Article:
The HFEA has a good reason for preferring the “live births per embryo transferred” statistic:
“Birth rates per embryo transferred (PET)… helps patients and clinics to recognise that whilst transferring more than one embryo at a time is thought to raise success rates, it also raises the chance of twins, which can carry health risks for the babies and mother.”
I won’t go off on a tangent about the health risks associated with multiple pregnancies in this particular article, but you can read more here.
In 2016, the HFEA reported that its efforts to encourage clinics to reduce multiple birth rates has been successful: “In 2008, one in four pregnancies from IVF resulted in a multiple birth, leading us to set a target that no more than 10% of IVF births should be multiples. Working together with patient groups, clinics and professional bodies, the national multiple birth rate has decreased from 24% in 2008 to 11% today, without reducing birth rates [my emphasis].”
Indeed, it seems single embryo transfers aren’t necessarily less successful. In a 2010 meta-analysis, the BMJ discovered that “An additional frozen single embryo transfer [after a failed fresh transfer] resulted in a cumulative live birth rate not significantly lower than the rate after one fresh double embryo transfer”.
That is: “1 embryo fresh transfer” + “1 embryo frozen transfer” = very similar live birth rates to “2 embryos fresh transfer”
Yes, it takes longer to do things this way – but it’s safer.
Why do many clinics publish different metrics on their own “success rates” pages?
Many clinics continue to refer to success rates that are based on “per embryo transfer event” (sometimes referred to simply as “per embryo transfer”) rather than “per embryo transferred”. Why? Because the numbers are higher and therefore look more impressive.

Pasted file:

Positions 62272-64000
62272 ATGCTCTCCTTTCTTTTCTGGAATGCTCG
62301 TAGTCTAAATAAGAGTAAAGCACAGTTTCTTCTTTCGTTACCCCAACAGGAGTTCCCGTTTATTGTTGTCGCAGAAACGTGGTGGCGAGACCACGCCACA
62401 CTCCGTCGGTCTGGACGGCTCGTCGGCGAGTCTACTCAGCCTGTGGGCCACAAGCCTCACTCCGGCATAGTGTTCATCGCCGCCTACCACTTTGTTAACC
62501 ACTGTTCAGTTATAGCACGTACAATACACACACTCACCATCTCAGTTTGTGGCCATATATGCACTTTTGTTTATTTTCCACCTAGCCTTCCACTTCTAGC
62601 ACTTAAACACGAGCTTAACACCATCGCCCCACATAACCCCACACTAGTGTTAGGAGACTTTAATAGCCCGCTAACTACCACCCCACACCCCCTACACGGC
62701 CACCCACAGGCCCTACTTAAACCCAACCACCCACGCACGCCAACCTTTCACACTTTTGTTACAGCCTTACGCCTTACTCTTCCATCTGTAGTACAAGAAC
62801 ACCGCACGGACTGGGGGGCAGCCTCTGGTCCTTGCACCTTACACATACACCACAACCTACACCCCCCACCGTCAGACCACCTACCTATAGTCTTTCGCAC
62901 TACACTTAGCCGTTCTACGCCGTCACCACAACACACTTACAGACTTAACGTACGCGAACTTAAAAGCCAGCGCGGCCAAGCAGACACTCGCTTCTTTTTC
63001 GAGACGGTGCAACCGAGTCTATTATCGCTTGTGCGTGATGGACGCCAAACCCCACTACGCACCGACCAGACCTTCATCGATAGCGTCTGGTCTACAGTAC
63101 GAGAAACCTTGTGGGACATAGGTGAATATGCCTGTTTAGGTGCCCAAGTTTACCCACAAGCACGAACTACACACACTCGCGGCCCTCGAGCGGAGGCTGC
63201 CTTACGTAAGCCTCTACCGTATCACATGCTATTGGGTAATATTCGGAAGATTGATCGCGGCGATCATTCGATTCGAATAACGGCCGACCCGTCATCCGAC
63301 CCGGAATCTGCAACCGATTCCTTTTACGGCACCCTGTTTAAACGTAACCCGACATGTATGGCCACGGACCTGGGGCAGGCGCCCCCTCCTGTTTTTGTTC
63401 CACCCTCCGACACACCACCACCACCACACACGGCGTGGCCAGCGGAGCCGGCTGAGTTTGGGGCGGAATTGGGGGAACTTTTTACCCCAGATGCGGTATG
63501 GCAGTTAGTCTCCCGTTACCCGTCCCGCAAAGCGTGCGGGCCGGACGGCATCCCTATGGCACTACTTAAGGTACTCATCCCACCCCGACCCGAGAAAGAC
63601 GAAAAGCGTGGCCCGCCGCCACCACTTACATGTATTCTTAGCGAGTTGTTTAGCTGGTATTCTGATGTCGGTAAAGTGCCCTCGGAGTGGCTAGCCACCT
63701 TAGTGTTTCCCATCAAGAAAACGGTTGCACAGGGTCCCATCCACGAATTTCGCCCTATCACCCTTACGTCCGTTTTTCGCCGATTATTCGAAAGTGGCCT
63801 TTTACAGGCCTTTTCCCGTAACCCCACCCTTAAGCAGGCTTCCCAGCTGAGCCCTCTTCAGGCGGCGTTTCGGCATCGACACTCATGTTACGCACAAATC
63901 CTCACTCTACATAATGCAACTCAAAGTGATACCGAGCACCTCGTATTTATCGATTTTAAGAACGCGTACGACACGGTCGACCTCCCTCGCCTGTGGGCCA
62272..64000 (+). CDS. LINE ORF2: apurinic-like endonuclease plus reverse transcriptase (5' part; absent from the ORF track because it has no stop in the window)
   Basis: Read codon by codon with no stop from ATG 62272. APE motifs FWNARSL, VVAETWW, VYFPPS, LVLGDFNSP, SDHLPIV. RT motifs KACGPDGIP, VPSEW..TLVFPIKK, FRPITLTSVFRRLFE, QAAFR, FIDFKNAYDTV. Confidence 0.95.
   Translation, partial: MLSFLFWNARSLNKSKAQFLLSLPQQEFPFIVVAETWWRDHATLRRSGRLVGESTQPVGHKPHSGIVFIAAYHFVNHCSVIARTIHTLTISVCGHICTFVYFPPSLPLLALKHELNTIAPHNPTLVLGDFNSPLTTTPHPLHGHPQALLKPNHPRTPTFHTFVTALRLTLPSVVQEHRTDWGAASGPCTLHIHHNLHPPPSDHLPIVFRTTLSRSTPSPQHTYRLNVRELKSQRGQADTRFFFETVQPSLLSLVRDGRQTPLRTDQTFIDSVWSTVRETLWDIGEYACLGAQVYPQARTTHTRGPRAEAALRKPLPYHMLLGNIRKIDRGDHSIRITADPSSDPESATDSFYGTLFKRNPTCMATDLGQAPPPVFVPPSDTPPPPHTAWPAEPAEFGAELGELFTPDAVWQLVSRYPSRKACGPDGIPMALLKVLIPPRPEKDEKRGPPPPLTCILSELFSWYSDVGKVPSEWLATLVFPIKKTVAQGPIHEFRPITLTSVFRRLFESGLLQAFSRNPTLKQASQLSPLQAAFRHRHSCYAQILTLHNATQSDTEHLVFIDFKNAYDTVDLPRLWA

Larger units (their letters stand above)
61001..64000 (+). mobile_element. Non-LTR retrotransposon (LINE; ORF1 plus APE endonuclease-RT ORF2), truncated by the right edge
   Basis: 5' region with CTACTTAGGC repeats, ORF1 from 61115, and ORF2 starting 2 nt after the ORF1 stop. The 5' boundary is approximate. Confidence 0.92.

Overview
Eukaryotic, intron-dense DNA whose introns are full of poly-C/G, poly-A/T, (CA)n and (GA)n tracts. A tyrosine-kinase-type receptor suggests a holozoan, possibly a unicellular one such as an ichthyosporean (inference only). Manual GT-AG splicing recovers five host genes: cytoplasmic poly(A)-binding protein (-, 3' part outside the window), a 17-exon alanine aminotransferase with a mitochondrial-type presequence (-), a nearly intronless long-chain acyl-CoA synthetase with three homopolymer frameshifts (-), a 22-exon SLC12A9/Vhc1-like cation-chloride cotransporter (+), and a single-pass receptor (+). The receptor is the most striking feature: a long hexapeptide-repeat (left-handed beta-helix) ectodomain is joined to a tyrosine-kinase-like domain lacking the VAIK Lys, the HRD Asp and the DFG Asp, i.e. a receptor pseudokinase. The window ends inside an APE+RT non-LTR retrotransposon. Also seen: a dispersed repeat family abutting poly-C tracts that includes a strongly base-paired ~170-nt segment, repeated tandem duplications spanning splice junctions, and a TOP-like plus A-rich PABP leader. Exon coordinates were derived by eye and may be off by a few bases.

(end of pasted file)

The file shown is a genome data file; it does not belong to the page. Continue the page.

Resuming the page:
Let's use CRGH (a London clinic) as an example:
- The “live birth rate per embryo transfer” for under-35s (published on the CRGH website) is 50.3%. For those aged 35–37, it's 43.1%.
- The “live birth rate per embryo transferred” for those aged 37 and under (published on the HFEA website) is 29%.
50.3% simply looks way better than 29%. You're more likely to pick up the phone to CRGH if you see a success rate of 50.3% rather than 29%.
What's so bad about reporting different metrics from those preferred by the HFEA?
Clinics will pick and choose the metrics that make them look good, which it makes it very hard to compare success rates accurately. (Which is why I recommend using the HFEA instead.)
But there's another potential harm we haven't yet discussed…
As explained earlier, publishing “per embryo transfer event” stats incentivises them to transfer multiple embryos rather than just one – which is generally NOT in the interests of patients.
It’s possible this is just a theory: clinics that report “per embryo transfer event” might not, in fact, perform more multiple embryo transfers than the national average.
But… well… they do.
I’ve checked the data of many private clinics in the UK, and the ones that report “per embryo transfer event” (which is the same as “per embryo transfer”) on their website tend to have higher multiple birth rates.
While it sometimes makes sense for older women (and a small minority of younger women) to have a multiple embryo transfer, the clinics I looked at have a high multiple birth rate across all age groups – not just older women. Not only that, but many of them (including Fertility Plus, CRGW, City Fertility and many more) also have slightly lower birth rates per embryo transferred than the national average. (Not significantly lower, I must add: they’re still considered “consistent” with the national average.)
I came across one clinic that has INSANE results on the HFEA website (turns out there’s been quite a lot of press coverage about it). The Assisted Reproduction and Gynaecology Centre in London has fairly standard results for “live births per embryo transferred”, yet its multiple birth rate is higher than anything I’ve ever seen for patients under the age of 38:
(The national average is now 11% rather than 14%. I’m assuming the HFEA hasn’t updated its charts yet.)
This implies the doctors at the clinic are shoving a buttload of embryos up almost all patients – both young and older. Interestingly, this clinic’s website provides success rates on “clinical pregnancy per cycle started”, which is a confusing measure that most clinics don’t bother publishing (or at least will publish alongside other types of data – like “per embyo transferred”). There’s more about measuring “per cycle started” below.
How else do clinics get cheeky with success rates?